$65 HOV fine isn’t deterring violators
Some commuters who travel alone haven’t taken a liking yet to the high-occupancy-vehicle lanes on Highway 82.
Well after a year since the first stretch of HOV lane opened between Gerbazdale and Brush Creek Road and one month after a second stretch opened between Basalt and Wingo Junction, the Colorado State Patrol is still citing “numerous” drivers for violations.
“We’re not really seeing a large-scale compliance with the HOV lanes,” said Trooper Sean O’Neil. “We’re seeing violations predominantly in the morning.”
In the eastbound or upvalley lanes, the HOV lane is in effect between 6 and 9 a.m. In the westbound or downvalley lanes, the HOV is in effect from 3 to 6 p.m. Any vehicle with two or more occupants is considered high-occupancy.
A stiff fine hasn’t deterred solo motorists from straying into HOV lanes. Drivers who violate the HOV restrictions are fined $65 each for the first two offenses and $125 for three or more violations.
“That’s probably the most expensive traffic infraction penalty the state has,” O’Neil noted.
However, no “points” are assessed to a driver’s record for violations. Drivers who accumulate a certain number of points lose their license.
Violators range from out-of-towners who aren’t familiar with the HOV restrictions to locals who are simply in a rush and are willing to risk getting caught, O’Neil said.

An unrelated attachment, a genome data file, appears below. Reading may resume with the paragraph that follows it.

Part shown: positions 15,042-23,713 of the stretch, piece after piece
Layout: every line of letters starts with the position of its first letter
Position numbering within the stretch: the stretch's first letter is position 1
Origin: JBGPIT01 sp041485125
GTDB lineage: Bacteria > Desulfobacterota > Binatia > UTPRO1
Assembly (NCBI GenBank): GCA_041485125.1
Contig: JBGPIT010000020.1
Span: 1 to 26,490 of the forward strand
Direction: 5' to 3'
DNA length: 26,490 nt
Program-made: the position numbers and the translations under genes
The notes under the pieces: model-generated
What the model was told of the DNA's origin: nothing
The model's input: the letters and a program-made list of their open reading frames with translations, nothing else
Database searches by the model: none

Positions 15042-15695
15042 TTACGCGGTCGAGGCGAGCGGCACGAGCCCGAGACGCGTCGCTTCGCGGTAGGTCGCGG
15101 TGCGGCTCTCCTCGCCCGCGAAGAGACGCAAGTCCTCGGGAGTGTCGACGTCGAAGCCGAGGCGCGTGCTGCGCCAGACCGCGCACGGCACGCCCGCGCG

Some people want to debate the philosophy behind the HOV lanes – arguing, for example, that the HOVs, where travel is faster, should be on the left side and the lane for single-occupant vehicles should be on the right. It doesn’t work that way because the buses need the right lane, O’Neil explained.
Others challenge the wisdom of spending tens of millions of dollars to expand a highway, then closing some of the lanes some of the time.
For the record, the troopers aren’t interested in debating. Save it for the judge and politicians.
O’Neil’s first court case on an HOV infraction was scheduled this week. The ticketed driver didn’t appear, so he was automatically found guilty. O’Neil has four more court cases scheduled in August.
Meanwhile, the tickets keep piling up. O’Neil and other troopers patrol the HOV stretches whenever schedules allow. They have even employed an unmarked car at times.
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